Due to COVID-19 safety concerns, BRUU is holding all services virtually.
Two choices on how to view our services
- Watch the services streamed on BRUU Facebook page
- Attend the services via Zoom. Due to security concerns, the link for zoom services is shared in the weekly newsletter. Look for it in your weekly email! The link and number for our worship service will go live beginning at 9:30 a.m. on Sunday. If you’ve never used Zoom before, we encourage you to sign on well before 10 a.m.
Familiar with our zoom services? Skip down to see the descriptions of Upcoming Services
Worship Service via Zoom
Please note: Online worship is collaborative. The objective is having a time to connect with one another, not to produce a polished worship product devoid of mistakes. The link and number for our worship service will go live beginning at 9:30 a.m. on Sunday. If you’ve never used Zoom before, we encourage you to sign on well before 10 a.m.
Our usual order of service is the following:
- Chalice Lighting: We will light the chalice as part of worship and we encourage you to make your own chalice to light out of whatever you have handy. Grownups, this is a great craft to do with your kids.
- Featured Program: Varies week to week. You can see the subject in our List of Upcoming Services.
- Sharing our Sorrows and our Joys: In addition to readings and singing a few simple hymns, we will also be Sharing our Sorrows and our Joys. This will be a bit different on the on-line platform. Depending on how many people we have, we will either have you make use of the “Chat” feature at the bottom of the Zoom video screen and type what you want to share there – everyone will have the ability to see what you share unless you change who it goes to. OR we will use a feature that allows you to raise your virtual hand and I will individually un-mute people to share via audio. As always, please give us the headlines, not the whole story in great detail. Our Pastoral Care Team (PCT) will receive a copy of the chat and they or I can follow up with anyone needing us to do so. As always, you can e-mail me (email@example.com) or PCT (firstname.lastname@example.org) to let us know how we can help you.
- Offering: We are encouraging you to make a generous offering via this link:https://charity.gofundme.com/o/en/campaign/bruu-sunday-plate-donationTerrie McClure, BRUU Treasurer, and Trish Freed, who processes accounts receivable including the Sunday offering, would prefer not to handle checks and cash. They are encouraging everyone to shift to electronic giving whether through the above Go Fund Me site or through your personal on-line banking options. Apparently, all/nearly all EFTs incur fees, so you might want to increase the amount of your donation by a few percentage points (3-5%) to cover those costs.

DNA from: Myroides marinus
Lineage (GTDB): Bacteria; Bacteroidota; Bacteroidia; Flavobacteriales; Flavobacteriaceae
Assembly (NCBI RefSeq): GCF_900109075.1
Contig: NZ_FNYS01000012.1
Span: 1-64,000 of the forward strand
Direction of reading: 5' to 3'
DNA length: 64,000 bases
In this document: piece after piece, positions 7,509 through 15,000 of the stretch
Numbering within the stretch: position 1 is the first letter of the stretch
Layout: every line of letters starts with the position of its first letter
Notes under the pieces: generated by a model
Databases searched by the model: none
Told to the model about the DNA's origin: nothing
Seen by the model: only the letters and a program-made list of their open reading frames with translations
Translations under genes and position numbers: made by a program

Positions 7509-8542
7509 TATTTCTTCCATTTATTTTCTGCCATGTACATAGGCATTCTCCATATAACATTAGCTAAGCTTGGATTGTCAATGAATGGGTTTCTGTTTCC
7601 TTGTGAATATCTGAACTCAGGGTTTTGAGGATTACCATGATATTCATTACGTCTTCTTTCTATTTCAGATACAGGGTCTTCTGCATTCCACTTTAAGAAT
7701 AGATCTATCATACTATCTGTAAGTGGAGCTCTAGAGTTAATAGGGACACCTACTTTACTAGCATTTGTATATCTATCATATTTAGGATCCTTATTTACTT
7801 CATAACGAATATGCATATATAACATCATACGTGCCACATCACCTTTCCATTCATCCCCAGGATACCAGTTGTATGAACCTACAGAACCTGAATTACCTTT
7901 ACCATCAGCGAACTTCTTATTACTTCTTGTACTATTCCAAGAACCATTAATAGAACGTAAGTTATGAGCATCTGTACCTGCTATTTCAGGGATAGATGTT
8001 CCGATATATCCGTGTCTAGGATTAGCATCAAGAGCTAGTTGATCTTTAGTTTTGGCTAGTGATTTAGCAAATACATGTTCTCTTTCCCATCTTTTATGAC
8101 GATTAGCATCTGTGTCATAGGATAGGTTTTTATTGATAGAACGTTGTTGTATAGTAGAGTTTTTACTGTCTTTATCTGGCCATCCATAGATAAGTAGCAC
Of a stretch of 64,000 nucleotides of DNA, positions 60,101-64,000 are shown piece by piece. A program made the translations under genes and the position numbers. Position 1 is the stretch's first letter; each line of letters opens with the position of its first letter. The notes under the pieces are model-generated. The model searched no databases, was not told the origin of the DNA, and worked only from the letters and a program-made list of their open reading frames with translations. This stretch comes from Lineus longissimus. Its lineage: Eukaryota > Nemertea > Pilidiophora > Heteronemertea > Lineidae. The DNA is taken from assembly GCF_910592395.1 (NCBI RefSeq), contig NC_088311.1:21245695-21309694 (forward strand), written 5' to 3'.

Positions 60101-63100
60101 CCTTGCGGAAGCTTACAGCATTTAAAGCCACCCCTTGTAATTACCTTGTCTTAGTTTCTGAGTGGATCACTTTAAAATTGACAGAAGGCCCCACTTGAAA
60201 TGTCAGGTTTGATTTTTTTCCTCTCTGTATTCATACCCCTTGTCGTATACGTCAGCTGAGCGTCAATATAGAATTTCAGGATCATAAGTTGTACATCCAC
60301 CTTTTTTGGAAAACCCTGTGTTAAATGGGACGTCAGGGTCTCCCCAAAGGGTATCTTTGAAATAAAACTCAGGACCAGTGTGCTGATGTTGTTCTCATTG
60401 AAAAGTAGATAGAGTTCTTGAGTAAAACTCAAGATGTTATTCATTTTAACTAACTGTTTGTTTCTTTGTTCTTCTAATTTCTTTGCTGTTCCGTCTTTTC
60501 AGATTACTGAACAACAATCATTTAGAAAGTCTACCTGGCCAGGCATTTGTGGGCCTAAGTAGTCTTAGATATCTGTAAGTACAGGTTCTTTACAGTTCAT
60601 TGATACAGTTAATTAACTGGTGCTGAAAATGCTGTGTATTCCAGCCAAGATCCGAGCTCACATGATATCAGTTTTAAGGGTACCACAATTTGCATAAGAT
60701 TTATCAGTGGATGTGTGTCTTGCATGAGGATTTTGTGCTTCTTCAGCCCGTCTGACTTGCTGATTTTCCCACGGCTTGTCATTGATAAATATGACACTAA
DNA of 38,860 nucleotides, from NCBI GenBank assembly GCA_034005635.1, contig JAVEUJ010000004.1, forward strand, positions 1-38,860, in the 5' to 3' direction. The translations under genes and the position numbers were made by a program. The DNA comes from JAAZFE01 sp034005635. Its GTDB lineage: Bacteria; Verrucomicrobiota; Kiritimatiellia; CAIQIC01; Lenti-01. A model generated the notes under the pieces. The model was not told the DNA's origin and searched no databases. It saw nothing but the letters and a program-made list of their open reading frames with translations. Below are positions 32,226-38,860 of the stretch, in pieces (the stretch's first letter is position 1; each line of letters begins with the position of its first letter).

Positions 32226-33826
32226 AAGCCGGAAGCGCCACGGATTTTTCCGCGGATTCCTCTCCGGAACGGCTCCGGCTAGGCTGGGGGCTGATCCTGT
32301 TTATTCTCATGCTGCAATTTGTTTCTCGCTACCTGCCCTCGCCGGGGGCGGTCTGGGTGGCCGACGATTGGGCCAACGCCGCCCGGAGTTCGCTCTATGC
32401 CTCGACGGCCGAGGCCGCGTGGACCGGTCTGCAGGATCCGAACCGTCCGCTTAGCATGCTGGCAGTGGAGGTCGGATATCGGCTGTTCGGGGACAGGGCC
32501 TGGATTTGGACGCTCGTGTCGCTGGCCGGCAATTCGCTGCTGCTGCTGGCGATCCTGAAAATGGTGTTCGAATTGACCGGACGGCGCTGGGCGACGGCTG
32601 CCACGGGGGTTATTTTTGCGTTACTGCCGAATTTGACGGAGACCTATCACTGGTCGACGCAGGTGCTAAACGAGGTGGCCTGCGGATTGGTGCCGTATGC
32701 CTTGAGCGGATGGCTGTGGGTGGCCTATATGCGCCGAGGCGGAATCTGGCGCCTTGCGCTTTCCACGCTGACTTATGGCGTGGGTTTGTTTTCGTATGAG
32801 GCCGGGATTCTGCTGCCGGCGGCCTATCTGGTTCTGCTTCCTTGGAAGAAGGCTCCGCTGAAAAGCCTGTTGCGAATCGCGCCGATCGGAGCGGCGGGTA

- Closing and Breakout for “Coffee Hour”
Using Zoom for the first time?
No Problem. It’s really easy. To get started, follow the instructions below.
- If you need assistance, Ellen Badgley will be available beginning at 9:30 a.m. Sunday. Please call her at 703-585-0787 and she can talk you through it!
- Go to https://zoom.us and download what you need to access a Zoom Room (Go to “Download the Zoom Client” in the top right under “Resources”) It’s free!! OR Go to your smart phone or tablet’s App Store and download the Zoom app for iPhone, iPad, Mac, or Android.
I look forward to seeing all y’all on Zoom on Sunday!
Services are 10 – 11:00AM. Services can be quite different, so if you are visiting BRUU, please plan to attend several services.
Sixty Years of Unitarian Universalism!
Originally two distinct American religious traditions, the American Unitarian Association (AUA) and the Universalist Church of America (UCA) joined together into one faith community in May 1961. Let’s celebrate our living tradition’s 60th birthday.
Our 3rd Sunday Split-the-Plate benefits BRUU’s emergency food pantry.
The 1st Principle of Unitarian Universalism
In our final worship service in our year-long UU Principles and Sources series, we end with where most of us begin, Unitarian Universalism’s First Principle: the inherent worth and dignity of every person. What does it mean to you? Why is it important? How does … read more.
To be an Antiracist means…
In his award-winning book “How to be an Antiracist,” Ibram X. Kendi takes the reader on an autobiographical journey through his own evolving understanding of racism. From childhood, to Prince William County’s MLK, Jr. oratory contest, through Temple University and now the founding director of … read more.